Immediately after arriving on April 24, 2019, the group members from Helsinki, Minneapolis and Bochum met with the teachers for dinner in a typical American bar. Finally, the group members who had worked together for such a long period of time could get to know each other face to face.

The visit to the Anderson Library and the archive exhibition Calling to Question, was a successful start to the content program. The controversial exhibition led to the establishment of a commission of inquiry to investigate the allegations of racist and anti-Semitic university policies in the 1960s and to draw conclusions from them. The Commission’s archive work should play a major role in the course of the excursion.

Anderson Library, Calling to Question

The guided archivist’s tour of the archives of the University Archives, deep below the Mississippi, was very enlightening with regard to the questions of materiality and techniques of archiving

The invitation of the Center of German and European Studies to lunch and the presentation of current research projects by the participating teachers was a welcome framework for exchange, also regarding possible future cooperation between the universities.

Another aspect of memory, memory and archive was illuminated by the visit to the Hennepin County Museum: This was about the memories of Afro-Americans in Minneapolis who have so far found little access to public archives, but which are found in private collections, association registers, etc. let it be found. Here, too, organized leadership was helpful in reflecting on the complex relationships between politics and memory as well as private and public.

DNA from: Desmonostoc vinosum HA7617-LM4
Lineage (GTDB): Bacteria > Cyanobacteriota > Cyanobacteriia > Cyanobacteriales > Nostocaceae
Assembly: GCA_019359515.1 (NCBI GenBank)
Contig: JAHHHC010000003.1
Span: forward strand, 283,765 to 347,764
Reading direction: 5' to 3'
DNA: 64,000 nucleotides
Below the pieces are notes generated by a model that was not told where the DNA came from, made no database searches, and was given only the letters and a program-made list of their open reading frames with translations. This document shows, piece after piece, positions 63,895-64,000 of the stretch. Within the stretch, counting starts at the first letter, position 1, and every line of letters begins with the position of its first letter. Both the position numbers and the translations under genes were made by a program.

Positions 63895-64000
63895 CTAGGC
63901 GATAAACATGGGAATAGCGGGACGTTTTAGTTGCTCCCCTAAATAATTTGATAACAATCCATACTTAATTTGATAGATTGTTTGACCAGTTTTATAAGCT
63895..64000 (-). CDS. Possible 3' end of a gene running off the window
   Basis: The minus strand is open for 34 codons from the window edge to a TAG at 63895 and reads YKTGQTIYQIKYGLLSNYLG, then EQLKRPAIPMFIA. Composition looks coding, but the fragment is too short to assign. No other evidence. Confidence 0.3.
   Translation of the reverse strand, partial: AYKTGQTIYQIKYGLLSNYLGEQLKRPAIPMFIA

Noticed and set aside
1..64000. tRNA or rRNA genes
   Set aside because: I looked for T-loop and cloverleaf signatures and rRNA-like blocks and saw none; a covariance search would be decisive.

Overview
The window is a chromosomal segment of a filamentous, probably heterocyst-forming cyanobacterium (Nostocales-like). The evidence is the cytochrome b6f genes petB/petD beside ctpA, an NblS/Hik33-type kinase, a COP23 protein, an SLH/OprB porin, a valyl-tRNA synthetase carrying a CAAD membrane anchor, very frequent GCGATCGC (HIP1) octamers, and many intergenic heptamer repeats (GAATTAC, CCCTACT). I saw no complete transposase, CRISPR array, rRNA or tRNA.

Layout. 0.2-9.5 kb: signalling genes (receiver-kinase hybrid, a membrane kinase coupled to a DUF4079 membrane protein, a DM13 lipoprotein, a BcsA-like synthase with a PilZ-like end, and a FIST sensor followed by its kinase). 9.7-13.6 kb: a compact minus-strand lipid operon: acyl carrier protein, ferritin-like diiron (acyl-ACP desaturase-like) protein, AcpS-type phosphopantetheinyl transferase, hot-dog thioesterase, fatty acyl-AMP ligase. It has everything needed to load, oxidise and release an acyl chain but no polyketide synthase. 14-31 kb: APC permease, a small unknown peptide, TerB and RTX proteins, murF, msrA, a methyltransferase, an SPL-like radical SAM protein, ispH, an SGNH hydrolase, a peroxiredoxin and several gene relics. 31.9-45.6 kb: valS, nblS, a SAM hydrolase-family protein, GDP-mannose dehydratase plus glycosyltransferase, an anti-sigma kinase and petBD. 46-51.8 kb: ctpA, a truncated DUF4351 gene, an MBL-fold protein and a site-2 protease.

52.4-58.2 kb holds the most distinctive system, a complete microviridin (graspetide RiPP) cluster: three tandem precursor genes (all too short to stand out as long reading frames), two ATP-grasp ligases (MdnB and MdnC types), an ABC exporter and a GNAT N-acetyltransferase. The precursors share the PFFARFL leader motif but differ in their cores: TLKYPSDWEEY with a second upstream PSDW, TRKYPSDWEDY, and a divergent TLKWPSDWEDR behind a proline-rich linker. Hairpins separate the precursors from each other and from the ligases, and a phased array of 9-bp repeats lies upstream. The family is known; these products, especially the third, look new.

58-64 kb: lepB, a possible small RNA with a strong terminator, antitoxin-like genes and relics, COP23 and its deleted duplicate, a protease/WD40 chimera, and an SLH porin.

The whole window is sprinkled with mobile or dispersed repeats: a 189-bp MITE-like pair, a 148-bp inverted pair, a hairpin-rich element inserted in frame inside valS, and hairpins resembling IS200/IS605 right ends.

The jointly developed research projects were surprisingly high. Much attention has been paid to this and future work. The space for discussion and suggestions by the teachers as well as advice on theses or future projects was used intensively and.

In the afternoon of April 26th, 19, the university management invited to vote on the proposals of the commission of inquiry. Since Prof. Leslie Morris was not only a lecturer for the project but also part of this commission of inquiry, we were able to experience current political debates and political consequences of archive research during the Regents Meeting. Members of the investigative commission demanded the right to speak, and the police threatened to clear the assembly until a spokesman for the commission was finally granted the right to speak. The instructions of the commission to rename individual buildings of the university were rejected by the regents in protest of those present.

As part of an invitation to dinner in the private house of Prof. MJ Maynes, the events of the exciting day and the Regents Meeting could be arranged, discussed and the following TV coverage followed. The hospitality of our hosts was also a great gift that evening. The evening in a typical Minnesotan Wood House was an irretrievable experience.

A tour along the Green Line enabled us to understand urban space and urban planning aspects as an archive. Through the expert guidance, we experienced architecture and traffic routes as materializations of the social and migration history of the city.

The visit to Fort Snelling and the memorial of the Dakota Concentration Camp located here was an insight into the history of Dakota after the settlement of the first European settlers as part of the history of the USA and the state of Minnesota.

The excursion to Minneapolis was an intensive personal and professional experience for all participants. Through the promotion of the promos, an international and interdisciplinary exchange was possible, which will inspire or produce future scientific projects in various ways. We thank you for the support and the trust placed in us!